The relationship between UK hospital nurse staffing and emotional exhaustion and job dissatisfaction

Louisa Sheward, Jennifer Hunt, Suzanne Hagen, Margaret McLeod, Jane Ball

Research output: Contribution to journalArticle

74 Citations (Scopus)

Abstract

Aim  To explore the relationship between nurse outcomes (dissatisfaction and emotional exhaustion) and nurse workload, nurse characteristics and hospital variables.
Background  Concern about the impact of restructuring of nurse staffing, and reports of nurse shortages, on nurse and patient outcomes led to the research being reported on in this article.
Methods  A questionnaire survey of registered nurses in Scotland and England. A questionnaire survey of the hospitals in which these nurses worked.

Results  Respondents in the two countries were similar in terms of demographic, work and employment characteristics. Significant relationships were found using the combined English and Scottish data between nurse patient ratios and (1) emotional exhaustion and (2) dissatisfaction with current job reported by nurses.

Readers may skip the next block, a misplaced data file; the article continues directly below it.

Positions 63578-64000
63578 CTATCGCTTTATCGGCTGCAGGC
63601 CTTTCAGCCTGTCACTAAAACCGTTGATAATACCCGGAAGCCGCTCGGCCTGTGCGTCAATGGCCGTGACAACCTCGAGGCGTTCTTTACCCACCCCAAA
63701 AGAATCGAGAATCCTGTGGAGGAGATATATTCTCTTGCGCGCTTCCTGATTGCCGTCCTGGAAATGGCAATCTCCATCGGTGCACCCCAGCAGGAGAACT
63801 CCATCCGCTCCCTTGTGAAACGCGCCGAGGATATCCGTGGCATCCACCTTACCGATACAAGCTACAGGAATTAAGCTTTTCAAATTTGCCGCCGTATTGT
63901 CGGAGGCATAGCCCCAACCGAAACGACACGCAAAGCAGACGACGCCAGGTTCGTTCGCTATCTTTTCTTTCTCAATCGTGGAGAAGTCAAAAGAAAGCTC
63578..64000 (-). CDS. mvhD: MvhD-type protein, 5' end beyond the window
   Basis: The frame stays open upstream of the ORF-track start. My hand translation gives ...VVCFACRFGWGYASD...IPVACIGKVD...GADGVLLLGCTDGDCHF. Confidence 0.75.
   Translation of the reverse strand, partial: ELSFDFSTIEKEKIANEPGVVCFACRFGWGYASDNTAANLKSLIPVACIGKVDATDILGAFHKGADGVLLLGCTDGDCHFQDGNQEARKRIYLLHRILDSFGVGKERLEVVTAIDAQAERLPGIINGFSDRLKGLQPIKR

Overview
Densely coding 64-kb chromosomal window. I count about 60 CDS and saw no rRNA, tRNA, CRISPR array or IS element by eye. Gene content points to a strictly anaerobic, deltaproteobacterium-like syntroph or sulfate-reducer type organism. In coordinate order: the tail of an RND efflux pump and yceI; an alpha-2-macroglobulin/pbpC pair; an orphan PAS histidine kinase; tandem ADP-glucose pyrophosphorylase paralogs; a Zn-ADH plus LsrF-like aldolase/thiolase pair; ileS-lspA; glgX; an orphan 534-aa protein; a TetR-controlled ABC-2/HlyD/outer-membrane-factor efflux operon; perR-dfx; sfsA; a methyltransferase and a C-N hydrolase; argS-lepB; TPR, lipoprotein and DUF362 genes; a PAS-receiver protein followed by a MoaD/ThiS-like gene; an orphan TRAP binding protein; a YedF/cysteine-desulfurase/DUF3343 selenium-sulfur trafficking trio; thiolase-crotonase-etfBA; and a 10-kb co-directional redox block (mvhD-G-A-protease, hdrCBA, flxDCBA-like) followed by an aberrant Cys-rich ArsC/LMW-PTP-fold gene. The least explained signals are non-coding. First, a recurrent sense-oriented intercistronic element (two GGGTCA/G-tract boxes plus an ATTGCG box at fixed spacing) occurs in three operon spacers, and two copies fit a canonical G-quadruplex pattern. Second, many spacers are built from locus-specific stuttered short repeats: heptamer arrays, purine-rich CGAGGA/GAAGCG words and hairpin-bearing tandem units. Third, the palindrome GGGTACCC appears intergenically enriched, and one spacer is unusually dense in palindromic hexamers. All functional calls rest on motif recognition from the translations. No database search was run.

Conclusions  Increasing numbers of patients to nurses was associated with increasing risk of emotional exhaustion and dissatisfaction with current job.
Original languageEnglish
Pages (from-to)51-60
Number of pages10
JournalJournal of Nursing Management
Volume13
Issue number1
DOIs
Publication statusPublished - 2005

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Nurses
Scotland
Workload
England
Demography
Research
Surveys and Questionnaires

Keywords

  • nursing
  • outcomes
  • staffing
  • survey

Cite this

Sheward, Louisa ; Hunt, Jennifer ; Hagen, Suzanne ; McLeod, Margaret ; Ball, Jane. / The relationship between UK hospital nurse staffing and emotional exhaustion and job dissatisfaction. In: Journal of Nursing Management. 2005 ; Vol. 13, No. 1. pp. 51-60.
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The relationship between UK hospital nurse staffing and emotional exhaustion and job dissatisfaction. / Sheward, Louisa; Hunt, Jennifer; Hagen, Suzanne; McLeod, Margaret; Ball, Jane.

In: Journal of Nursing Management, Vol. 13, No. 1, 2005, p. 51-60.

Research output: Contribution to journalArticle

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